Superfood - Don't Say That

by Anam Zafar

Superfood are often associated with the new wave of British indie bands that have suddenly appeared over the past couple of years. They have recently supported the likes of London band, Wolf Alice, and fellow Brummies, Peace. This, along with the fact that they have already graced the pages of NME several times and been picked up by countless music blogs, means that they have been able to establish a solid UK fan base. With their EP, Mam (which was also released this year), getting positive reviews across the board, the band decided that it was time to go all the way and release an album.

Right from the first seconds of opening song, Lily For Your Pad To Rest On, it is made clear that the band have started to experiment. The first sound we hear is not a guitar or drum, but a high-pitched keyboard tone, which is soon joined by a funky bassline and an Asian-influenced guitar riff. It really is the bassline which drives the song, which is nice to hear, as on the band’s EP the bass never really seemed to take the lead in this way.

Rhythm-wise, Superfood seem to have a funkier and slightly poppier approach. This new sound continues with the second song on the album, You Can Believe, again with a driving bassline and catchy chorus. It is great to see that the lyrical style and general moods of the songs have remained pretty similar to what we are already familiar with concerning Superfood – to me, their unique selling point is the fun, not-too-serious approach they take to songwriting, as well as the wandering, often discordant guitar riffs and lyrics about love and everyday life. Title track, Don’t Say That, however, is quite a solemn, downbeat song. With lyrics such as “I feel so paranoid / My friends don’t fill the void,” it shows a more mature and reflective side to the band.

Many fans will already be familiar with three of the songs on Don’t Say That. TV and Melting, which also appeared on Mam, have earned their places on the album, as well as Superfood, which only previously existed on YouTube but which has always been a favourite at live shows. This song is believed to be the first Superfood song and is still my favourite. It captures what the band are all about perfectly – that it is possible to be talented and successful in the music world without having to take yourself too seriously. However, the way that the song has been reworked for the album, with quieter guitars and more controlled vocals, means that some of the fun and raw energy of the song has been lost – hopefully the way that it is performed live will make up for this.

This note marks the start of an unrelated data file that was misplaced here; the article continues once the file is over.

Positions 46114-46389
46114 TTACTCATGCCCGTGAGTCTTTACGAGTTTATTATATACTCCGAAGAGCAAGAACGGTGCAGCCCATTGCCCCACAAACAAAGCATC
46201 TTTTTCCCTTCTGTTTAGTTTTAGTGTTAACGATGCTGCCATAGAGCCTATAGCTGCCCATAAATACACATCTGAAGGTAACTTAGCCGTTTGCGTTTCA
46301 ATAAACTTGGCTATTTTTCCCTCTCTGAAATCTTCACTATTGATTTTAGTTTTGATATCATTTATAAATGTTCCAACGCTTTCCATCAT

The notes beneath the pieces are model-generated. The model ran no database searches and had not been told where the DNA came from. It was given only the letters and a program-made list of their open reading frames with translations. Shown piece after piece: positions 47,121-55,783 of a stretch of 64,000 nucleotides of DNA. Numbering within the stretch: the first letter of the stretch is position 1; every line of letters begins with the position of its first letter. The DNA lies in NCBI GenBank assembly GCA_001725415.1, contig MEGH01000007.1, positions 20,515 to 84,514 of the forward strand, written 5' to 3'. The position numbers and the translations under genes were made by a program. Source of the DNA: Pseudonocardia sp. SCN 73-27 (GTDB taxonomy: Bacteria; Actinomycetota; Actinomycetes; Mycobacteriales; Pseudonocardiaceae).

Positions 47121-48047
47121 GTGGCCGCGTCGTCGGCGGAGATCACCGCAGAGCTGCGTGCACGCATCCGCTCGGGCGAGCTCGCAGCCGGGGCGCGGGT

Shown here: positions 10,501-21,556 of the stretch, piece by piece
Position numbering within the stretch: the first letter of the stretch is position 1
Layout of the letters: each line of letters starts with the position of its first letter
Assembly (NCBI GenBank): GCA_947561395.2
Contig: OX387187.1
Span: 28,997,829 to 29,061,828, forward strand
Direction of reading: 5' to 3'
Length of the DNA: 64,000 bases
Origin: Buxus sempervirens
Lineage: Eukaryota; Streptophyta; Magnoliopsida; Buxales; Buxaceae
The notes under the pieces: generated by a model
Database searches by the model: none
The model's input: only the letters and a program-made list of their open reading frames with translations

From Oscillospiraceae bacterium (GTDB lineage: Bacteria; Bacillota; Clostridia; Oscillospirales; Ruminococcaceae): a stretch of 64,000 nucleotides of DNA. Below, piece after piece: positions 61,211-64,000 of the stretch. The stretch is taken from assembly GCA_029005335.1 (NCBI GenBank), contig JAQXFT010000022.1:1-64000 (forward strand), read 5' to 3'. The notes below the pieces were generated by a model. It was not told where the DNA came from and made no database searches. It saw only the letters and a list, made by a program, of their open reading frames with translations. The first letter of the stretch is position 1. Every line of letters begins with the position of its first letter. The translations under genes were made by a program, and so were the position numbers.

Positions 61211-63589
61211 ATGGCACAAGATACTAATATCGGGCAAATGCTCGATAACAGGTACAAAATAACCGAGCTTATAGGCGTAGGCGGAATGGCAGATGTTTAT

It is understandable that this young band, recording their first album, would want to sound sophisticated and slick as a way of stepping up from Mam. My favourite thing about that EP, however, has always been that raw quality which seems to have been toned down now. Maybe it’s just the band growing up and you can’t blame them for that. Maybe it’s them taking a slightly different direction and that should always be applauded. You also can’t deny their songwriting talent – there are some really unique tracks on this album. The UK has already accepted Superfood and it’s no wonder that they are headlining this year’s NME New Breed tour. Now it’s time for them to go further; I have no doubt that they can do it.